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7th Annual Ellen G. White Symposium

Date: April 5, 2011
Phone: 269-471-3209

The seventh annual Ellen G. White and Current Issues Symposium was held at the Seventh-day Adventist Theological Seminary on Monday, March 28. Guest speakers included Dwight K. Nelson, senior pastor of Pioneer Memorial Church and James Nix, director of the Ellen G. White Estate at the General Conference of Seventh-day Adventists. In addition, Jiri Moskla, professor of Old Testament exegesis and theology; Ranko Stefanovic, professor of Old Testament; and Gluder Quispie, a PhD candidate in Adventist Studies, also lectured. Each lecture was followed by a response and question and answer period.
Merlin Burt, director of the Center for Adventist Research, has been the primary organizer for this event since it began in 2004. “Since its inception, the purpose of the Ellen G. White and Current Issues Symposium is to break new ground in research on Ellen G. White and issues related to her from a scholarly, but respectful, context,” says Burt.
The symposium opened with Nelson’s presentation entitled, “The Gift.” Then Nix shared “The Story of Captain Norman,” a narrative about a man who was introduced to Seventh-day Adventism around the time of the 33rd session of the General Conference in February of 1899 in South Lancaster, Mass. After spending time with some of his new Adventist friends, and upon learning there was great financial need in the church, Norman pledged more than $400,000 (approximately $36.5 million today) of his inheritance money, a yacht and access to his ships for the work of the General Conference and other missions.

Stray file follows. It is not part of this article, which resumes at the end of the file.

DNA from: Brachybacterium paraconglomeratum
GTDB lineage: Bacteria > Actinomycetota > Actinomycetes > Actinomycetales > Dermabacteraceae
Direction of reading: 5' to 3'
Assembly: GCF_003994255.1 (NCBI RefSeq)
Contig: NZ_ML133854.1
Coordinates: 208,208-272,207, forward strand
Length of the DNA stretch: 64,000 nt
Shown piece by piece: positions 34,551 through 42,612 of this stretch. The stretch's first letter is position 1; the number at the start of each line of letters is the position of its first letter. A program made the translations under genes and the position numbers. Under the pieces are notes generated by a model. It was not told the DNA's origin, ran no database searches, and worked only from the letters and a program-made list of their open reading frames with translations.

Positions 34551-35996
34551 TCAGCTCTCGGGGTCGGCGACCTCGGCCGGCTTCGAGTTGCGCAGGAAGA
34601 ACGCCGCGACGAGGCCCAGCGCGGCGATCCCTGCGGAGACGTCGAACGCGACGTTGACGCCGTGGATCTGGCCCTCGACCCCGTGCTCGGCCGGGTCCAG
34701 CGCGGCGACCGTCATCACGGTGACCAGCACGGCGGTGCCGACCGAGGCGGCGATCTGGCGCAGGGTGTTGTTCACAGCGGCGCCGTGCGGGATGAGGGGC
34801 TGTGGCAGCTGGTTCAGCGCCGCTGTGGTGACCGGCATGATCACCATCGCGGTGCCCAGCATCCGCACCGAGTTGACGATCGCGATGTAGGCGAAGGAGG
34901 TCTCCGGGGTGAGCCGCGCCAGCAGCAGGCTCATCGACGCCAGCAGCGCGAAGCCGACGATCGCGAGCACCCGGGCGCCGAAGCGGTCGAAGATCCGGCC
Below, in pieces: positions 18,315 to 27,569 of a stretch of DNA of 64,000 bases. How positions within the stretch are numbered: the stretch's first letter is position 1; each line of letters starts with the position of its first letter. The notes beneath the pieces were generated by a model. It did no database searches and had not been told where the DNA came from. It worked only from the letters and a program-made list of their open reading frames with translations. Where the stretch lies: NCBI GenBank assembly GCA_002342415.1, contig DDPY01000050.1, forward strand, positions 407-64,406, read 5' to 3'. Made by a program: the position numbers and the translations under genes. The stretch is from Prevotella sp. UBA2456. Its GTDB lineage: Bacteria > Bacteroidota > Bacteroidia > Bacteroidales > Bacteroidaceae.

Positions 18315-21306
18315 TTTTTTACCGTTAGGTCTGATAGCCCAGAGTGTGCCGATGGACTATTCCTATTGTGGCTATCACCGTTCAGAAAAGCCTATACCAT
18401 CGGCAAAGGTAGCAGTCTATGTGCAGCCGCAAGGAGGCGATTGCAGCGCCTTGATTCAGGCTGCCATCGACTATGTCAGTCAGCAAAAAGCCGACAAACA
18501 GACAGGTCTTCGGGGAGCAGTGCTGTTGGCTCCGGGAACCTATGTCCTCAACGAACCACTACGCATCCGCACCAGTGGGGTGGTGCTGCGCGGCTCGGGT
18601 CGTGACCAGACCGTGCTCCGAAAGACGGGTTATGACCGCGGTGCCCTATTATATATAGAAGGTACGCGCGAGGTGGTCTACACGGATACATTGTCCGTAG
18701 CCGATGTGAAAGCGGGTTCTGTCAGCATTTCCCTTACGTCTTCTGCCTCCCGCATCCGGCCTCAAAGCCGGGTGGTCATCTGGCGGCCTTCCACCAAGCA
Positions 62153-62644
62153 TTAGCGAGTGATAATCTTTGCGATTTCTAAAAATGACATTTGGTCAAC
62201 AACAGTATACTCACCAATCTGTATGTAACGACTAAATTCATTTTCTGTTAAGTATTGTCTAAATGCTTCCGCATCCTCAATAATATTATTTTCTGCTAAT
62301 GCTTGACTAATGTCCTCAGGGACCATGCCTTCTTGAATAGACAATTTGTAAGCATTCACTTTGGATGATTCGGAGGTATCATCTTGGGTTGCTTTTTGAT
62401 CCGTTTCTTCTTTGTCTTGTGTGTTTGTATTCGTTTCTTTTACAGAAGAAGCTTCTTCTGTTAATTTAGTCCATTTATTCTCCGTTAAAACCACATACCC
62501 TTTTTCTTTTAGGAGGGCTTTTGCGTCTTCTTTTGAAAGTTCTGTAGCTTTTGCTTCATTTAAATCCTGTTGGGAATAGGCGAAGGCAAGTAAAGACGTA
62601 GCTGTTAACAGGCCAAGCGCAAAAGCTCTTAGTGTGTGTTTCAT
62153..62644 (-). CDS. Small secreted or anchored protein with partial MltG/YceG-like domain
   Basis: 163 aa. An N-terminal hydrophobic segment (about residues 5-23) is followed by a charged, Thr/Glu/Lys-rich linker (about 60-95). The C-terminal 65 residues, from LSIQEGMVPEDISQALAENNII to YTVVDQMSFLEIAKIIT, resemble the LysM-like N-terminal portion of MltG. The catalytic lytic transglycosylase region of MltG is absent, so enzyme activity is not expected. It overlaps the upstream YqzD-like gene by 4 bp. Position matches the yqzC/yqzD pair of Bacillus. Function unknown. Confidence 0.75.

James Nix, director of the Ellen G. White Estate at
the General Conference of Seventh-day Adventists,
presented, “The Story of Capt. Norman.” (Photo by
IMC photographer Esther Nooner)
The unexpected and generous donations caused quite a stir in the Church. As the story of Captain Norman continued to unfold, it took more than a few twists and turns. When after a few months, Captain Norman’s generous donation was never received by the church, some began to suspect he was a fraud. Not long after announcing his engagement following a rather whirlwind courtship, Norman claimed he had to take care of urgent business in New York. Borrowing money from his betrothed, he left the Battle Creek area in late April of 1899 never to be heard from again.

At the conclusion of the story of Captain Norman, Nix shared several “lessons to be learned,” including how a person reacts to disappointments and embarrassments in life demonstrates much about the individual. “God does not reveal everything to his messengers,” said Nix. “Ellen White knew nothing more regarding Captain Norman than that God had showed her or that church leaders had told her. The fact that God did not reveal Captain Norman’s true intentions to Mrs. White apparently caused some to question her prophetic calling…Apparently God wanted church leaders and members to learn important lessons from this situation that could not have been learned had Ellen White been shown ahead of time the Captain’s true character and intentions.”

Three more presentations followed Nix’s, including “Gift of Prophecy and the Church: A Biblical Perspective” by Ranko Stefanovic; “The Early Translation of Ellen G. White Books into Spanish” by Gluder Quispe; and “The Phenomenon of Prophecy and Role of Prophets in the Old Testament Compared with the Ministry of Ellen G. White” by Jiri Moskala.
The symposium was sponsored by Andrews University, the Seventh-day Adventist Theological Seminary, the Department of Church History, the Center for Adventist Research and the Ellen G. White Estate, Inc.
A Symposium Journal, which includes all the presentations, is available for purchase through the Center for Adventist Research. Past symposium presentations are also available. To order, call 269-471-3209 or email

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